And another example, this one from a journalist at the New York Times:
“ok, thanks, i’ll do a people item for a future roundup”
Media relations isn’t a black tie affair. It’s not even semi-formal. At best, it might be business casual. What it’s really all about is being real and personable. The more authentic and conversational you are, the more likely you are to be successful. If you’ve ever interacted with reporters, you know they would never disregard a story because you messed up your spacing, used the wrong font, or had a typo or misspelling.
3) Print is King
I can’t tell you how many “clip craving clients” I’ve heard sigh with disappointment when they learn their story “didn’t make print.” We can debate the advantages of print, but in my view Web wins hands down almost every time. According to the Pew Research Center’s statistics on print vs. online media, more than half of Americans receive their news from digital sources, and the number of people relying on social media exclusively for their news has doubled in the past two years. In addition, the majority of online outlets now have higher circulations then most traditional print publications.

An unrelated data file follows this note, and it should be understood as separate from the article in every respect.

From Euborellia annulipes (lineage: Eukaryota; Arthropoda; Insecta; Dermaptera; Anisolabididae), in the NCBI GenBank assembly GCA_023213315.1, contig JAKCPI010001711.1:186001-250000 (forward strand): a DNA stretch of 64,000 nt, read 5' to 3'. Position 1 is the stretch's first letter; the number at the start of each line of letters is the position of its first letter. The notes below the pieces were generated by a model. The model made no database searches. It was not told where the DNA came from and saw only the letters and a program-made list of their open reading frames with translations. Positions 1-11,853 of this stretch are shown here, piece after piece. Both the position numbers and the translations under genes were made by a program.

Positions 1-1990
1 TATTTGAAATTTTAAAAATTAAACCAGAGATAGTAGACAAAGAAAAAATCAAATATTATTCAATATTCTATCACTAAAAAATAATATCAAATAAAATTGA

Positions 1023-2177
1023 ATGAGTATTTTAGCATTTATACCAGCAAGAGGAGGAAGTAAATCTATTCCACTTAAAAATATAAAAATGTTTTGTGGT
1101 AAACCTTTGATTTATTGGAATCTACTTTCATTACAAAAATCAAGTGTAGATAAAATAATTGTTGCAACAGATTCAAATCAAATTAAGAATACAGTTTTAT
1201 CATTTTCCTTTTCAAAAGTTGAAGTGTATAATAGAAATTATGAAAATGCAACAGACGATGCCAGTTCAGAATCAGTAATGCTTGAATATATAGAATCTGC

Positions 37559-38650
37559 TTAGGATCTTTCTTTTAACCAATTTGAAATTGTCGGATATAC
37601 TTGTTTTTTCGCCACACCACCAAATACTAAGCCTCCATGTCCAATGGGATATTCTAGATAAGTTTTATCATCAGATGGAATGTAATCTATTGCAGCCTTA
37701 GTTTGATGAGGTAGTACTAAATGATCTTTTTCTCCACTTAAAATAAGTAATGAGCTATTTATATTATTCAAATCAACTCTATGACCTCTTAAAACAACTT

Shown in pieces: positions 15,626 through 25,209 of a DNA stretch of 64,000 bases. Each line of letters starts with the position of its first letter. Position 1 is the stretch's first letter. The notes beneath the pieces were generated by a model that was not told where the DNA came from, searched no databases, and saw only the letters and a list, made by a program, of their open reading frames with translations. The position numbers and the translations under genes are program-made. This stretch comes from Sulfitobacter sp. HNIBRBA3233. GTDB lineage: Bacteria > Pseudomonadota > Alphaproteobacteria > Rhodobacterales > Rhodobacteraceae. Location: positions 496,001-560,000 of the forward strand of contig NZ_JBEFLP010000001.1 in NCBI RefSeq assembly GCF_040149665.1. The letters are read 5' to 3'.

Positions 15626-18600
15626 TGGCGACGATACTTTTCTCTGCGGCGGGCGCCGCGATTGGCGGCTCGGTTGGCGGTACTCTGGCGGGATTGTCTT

In the interest of full disclosure, I must say I remain a huge fan of print. There’s just something about the sound of rifling through the pages of newspapers. But when it comes to publicity, we should stop worrying about getting ink on our fingertips and start focusing more on what is really going to deliver results: page views, likes and shares online.
What changes have you seen in the media landscape? Do you have any stories to share or misperceptions that you’ve seen?
Andrea LePain is VP, Media Relations at Greenough. Follow her on Twitter: @alepain